There's Plenty of Risk to Go Around

Only half of all students who started college in 2009 have graduated.  Many other students leave college loaded with debt and a useless degree. Meanwhile, the institutions that these students attend have assumed very little responsibility for the quality of education that they provide -- and the federal government has done little to change this situation.

Last August, Senators Jeanne Shaheen (D-NH) and Orrin Hatch (R-UT) introduced a bill that they hoped would address at least one major weakness in the current federal higher education accountability system: The use of cohort default rates as a measure of institutional quality.

New data released today suggests that if Congress were to adopt the Student Protection and Success Act right now, 1,103 campuses* across 588 institutions would lose all access to federal funding. Without loans and Pell Grants, many would subsequently close.

While one might assume that the proposed law must have extremely strict requirements for shutting down so many institutions, the threshold is in fact (worrisomely) modest. To continue receiving federal aid, less than half of the students who enrolled in the school -- 45 percent -- would need to be current on their debt and repaying at least one dollar toward their principal loan balance.

Undergraduate Repayment Rates Less Than 45% Institutions Campuses Combined Undergraduate Enrollment
Total 588 1,103 1,076,291
Sector
For-Profit 370 832 118,689
Public 58 180 908,710
Private Non-Profit 160 91 48,892
Predominant Degree Awarded
Certificate 350 621 322,190
Asscociate 149 274 628,967
Bachelor's 73 134 125,134

To be sure, this isn’t completely the institutions’ fault. The federal government now provides borrowers lots of options that allow them to not pay down principal, while balances continue to grow. Forbearance, deferment, and Income-Based Repayment (IBR) offer critical  protections for students who have taken on debt they now can’t afford to repay.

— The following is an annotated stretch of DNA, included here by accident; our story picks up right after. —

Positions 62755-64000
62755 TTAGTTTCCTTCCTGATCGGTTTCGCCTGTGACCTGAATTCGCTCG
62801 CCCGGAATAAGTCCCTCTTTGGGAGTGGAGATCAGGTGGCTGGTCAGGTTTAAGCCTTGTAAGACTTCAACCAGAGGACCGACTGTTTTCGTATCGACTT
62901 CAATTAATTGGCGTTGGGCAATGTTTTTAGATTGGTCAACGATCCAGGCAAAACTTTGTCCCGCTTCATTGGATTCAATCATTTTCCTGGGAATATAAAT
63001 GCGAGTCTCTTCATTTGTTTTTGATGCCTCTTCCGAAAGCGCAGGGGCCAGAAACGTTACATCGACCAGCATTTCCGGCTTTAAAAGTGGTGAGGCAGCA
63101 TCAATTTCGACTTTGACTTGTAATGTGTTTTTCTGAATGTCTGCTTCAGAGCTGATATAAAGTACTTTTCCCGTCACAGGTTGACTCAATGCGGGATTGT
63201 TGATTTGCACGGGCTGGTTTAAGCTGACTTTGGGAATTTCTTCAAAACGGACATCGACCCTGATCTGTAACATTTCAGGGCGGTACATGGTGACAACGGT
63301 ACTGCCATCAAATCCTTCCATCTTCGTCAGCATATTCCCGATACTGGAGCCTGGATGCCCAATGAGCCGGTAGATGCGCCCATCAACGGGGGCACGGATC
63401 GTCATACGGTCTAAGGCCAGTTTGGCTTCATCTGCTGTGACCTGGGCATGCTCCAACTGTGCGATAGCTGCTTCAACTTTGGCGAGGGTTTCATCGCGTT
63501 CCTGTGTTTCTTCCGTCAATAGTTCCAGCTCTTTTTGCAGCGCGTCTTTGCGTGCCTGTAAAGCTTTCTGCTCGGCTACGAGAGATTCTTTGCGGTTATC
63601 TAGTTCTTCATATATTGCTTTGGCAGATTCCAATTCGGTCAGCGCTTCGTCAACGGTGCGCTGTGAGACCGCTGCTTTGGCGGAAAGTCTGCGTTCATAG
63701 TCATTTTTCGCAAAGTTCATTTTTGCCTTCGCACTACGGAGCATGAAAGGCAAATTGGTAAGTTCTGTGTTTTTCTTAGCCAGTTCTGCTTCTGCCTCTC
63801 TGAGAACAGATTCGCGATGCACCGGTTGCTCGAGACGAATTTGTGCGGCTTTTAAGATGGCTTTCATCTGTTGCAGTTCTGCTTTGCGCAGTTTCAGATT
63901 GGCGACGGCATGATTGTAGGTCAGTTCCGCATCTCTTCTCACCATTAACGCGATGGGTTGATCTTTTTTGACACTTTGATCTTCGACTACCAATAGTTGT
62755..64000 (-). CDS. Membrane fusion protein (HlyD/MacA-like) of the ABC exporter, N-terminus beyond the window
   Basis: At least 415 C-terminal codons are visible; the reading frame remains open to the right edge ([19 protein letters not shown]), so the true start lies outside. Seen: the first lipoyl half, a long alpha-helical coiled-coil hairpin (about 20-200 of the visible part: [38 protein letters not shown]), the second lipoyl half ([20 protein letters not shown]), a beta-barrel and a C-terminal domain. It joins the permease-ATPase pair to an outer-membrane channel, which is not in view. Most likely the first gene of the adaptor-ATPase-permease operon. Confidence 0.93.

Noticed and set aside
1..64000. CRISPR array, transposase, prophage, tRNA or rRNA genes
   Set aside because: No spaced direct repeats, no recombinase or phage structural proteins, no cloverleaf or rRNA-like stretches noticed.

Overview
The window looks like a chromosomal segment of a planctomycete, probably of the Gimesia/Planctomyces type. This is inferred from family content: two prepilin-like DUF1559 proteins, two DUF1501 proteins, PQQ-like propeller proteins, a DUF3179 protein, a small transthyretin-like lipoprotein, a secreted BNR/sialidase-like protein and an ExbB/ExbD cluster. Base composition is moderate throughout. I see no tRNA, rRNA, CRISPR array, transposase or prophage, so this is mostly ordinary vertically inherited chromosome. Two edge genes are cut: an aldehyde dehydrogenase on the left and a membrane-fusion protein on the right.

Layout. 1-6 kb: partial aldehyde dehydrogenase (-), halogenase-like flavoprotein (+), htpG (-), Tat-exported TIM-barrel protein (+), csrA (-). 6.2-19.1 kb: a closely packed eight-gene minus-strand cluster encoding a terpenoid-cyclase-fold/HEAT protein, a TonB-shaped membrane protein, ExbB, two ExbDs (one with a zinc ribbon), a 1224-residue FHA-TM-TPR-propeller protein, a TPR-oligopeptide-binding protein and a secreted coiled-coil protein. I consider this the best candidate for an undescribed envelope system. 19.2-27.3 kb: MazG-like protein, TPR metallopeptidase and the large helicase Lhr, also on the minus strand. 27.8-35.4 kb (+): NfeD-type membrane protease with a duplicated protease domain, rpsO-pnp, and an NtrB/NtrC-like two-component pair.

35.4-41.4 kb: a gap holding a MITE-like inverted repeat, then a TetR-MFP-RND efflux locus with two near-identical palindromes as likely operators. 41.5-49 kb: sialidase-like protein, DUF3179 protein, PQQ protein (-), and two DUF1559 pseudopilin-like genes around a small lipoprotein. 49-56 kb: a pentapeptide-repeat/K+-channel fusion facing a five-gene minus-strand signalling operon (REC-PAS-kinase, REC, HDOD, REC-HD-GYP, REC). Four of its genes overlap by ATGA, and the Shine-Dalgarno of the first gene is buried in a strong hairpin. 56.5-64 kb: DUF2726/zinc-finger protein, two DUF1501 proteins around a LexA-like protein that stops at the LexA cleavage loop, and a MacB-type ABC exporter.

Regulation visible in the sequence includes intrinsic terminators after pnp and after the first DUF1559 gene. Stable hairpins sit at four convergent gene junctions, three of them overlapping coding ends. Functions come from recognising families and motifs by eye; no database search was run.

Nonetheless, given that there are nearly 600 institutions at which the majority of students who borrowed federal loans are making interest-only payments, or no payments at all, many schools are not preparing their students. Federal protections, which were intended to guard students in exceptional cases, have become the norm at these institutions. And when most of a school’s students rely on federal safeguards to avoid default, something is structurally wrong. 

So why haven’t these colleges been shut down? Under current law, if the percentage of borrowers defaulting on their loans at a school surpasses thirty percent for three consecutive years or 40 percent for one year, the institution could theoretically lose all access to Title IV funding, which includes Pell Grants, loans and other forms of federal aid. While these sanctions sound steep, the cohort default rule that triggers them has proven extremely easy for colleges to work around.

In fact, only 11 institutions have failed this test and have been excluded from receiving Title IV funding. Meanwhile, last year, 80 colleges had cohort default rates equal to or above 30 percent.

Schools most commonly avoid sanctions by exploiting federal protections offered to students. By encouraging  students to enroll in income-based repayment, forbearance or deferment, low-performing colleges can all but guarantee their borrowers won’t default within the three-year window. Also, because the system is binary--institutions with a default rate of 29 percent get all federal aid while those at 30 percent do not--the rule encourages them to do just enough at the margin, to dip back below the 30 percent threshold, and nothing more.